Nations of Immigrants
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Nations of Immigrants

Australia and the USA Compared

Edited by John Higley, John Nieuwenhuysen and Stine Neerup

This timely book examines the immense surges in immigration since the mid-1990s in Australia and the United States, two of the world’s most important settler-receiving countries.
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Chapter 11: Who Belongs? Assimilation, Integration and Multiculturalism in the United States

Cara Wong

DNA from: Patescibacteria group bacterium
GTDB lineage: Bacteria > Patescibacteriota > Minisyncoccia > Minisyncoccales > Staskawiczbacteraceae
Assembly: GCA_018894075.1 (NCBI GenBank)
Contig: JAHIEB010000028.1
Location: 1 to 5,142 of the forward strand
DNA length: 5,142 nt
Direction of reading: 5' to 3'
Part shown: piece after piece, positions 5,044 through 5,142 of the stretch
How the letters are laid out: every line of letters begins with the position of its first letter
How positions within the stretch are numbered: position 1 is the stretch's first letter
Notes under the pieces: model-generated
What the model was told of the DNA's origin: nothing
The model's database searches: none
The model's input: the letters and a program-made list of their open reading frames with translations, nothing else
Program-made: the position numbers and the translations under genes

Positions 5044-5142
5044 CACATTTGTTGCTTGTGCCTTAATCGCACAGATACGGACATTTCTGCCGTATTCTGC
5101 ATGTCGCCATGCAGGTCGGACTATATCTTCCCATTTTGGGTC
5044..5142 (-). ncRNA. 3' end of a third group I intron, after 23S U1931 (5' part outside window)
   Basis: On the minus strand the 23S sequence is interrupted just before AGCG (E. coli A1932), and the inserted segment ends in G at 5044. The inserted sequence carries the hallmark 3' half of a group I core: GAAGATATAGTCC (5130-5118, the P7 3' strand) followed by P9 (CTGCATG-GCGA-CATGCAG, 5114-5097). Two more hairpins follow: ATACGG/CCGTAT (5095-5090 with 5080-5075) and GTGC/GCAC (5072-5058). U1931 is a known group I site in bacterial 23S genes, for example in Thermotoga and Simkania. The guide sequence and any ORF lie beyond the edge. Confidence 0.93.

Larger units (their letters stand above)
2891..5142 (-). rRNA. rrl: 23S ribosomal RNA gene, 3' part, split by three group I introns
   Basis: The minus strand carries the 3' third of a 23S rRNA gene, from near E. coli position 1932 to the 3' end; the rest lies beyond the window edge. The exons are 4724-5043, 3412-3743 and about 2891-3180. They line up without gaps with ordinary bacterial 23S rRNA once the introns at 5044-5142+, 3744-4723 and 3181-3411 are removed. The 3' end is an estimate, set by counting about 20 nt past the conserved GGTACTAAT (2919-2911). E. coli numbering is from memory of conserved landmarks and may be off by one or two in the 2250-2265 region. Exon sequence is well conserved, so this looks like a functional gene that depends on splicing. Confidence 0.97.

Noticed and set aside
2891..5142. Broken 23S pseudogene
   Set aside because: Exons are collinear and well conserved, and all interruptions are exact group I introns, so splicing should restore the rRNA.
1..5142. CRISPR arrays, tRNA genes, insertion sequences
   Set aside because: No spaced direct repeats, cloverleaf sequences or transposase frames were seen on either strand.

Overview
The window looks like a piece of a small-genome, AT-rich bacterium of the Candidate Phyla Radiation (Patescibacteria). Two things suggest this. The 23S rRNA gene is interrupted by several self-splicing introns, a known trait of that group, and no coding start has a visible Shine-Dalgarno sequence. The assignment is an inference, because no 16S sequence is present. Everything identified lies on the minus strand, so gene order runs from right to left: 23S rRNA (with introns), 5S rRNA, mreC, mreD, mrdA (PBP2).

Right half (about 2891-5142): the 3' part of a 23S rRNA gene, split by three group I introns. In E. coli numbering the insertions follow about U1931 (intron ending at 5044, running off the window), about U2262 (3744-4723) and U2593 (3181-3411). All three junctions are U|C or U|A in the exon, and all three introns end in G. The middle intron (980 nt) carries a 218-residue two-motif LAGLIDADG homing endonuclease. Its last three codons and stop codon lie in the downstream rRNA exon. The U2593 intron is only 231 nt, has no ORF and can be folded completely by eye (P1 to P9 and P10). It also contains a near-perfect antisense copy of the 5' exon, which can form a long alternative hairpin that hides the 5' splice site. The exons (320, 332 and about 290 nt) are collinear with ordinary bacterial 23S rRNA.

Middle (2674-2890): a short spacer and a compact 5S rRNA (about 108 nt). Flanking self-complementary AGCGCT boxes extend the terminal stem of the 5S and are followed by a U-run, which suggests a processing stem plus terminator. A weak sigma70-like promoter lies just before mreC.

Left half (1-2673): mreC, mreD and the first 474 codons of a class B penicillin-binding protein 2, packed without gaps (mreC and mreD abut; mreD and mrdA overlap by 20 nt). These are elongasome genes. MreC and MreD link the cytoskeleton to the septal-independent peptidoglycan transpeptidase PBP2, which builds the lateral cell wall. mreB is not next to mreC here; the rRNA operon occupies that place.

Cara Wong1 The myth and truth of the US is that it is a land welcoming of immigrants. In 2000, 11 per cent of the population was foreign born, up from 8 per cent in 1990. The numbers fluctuate over time, as does the salience of immigration in the news, depending on economic and social factors. In 2006 and 2007 immigration was often front-page news as a result of the visible immigrant marches and boycotts organized in response to legislation proposed in Congress, which ultimately failed. During 2008, however, immigration slid under the radar screen as pundits, politicians and the public focused on the presidential election. Throughout a period of intense public debate and even after immigration ceded centre stage to other issues, there were two strands of concern: do immigrants have a positive or negative impact on the country, and are immigrants members of the national community? These questions persist because their answers affect how the US views its responsibilities to its immigrants – present and future – and what it expects in return. More generally, the way immigrant-receiving countries address these questions affects how they manage (and embrace) the growing diversity of their populations. Membership of a society can be defined in many different ways, and in this chapter I present five definitions that pertain to immigrants in the US. The most straightforward and simple definition equates membership with citizenship: the rules that govern citizenship and naturalization make clear the important features of membership in the eyes of the state....

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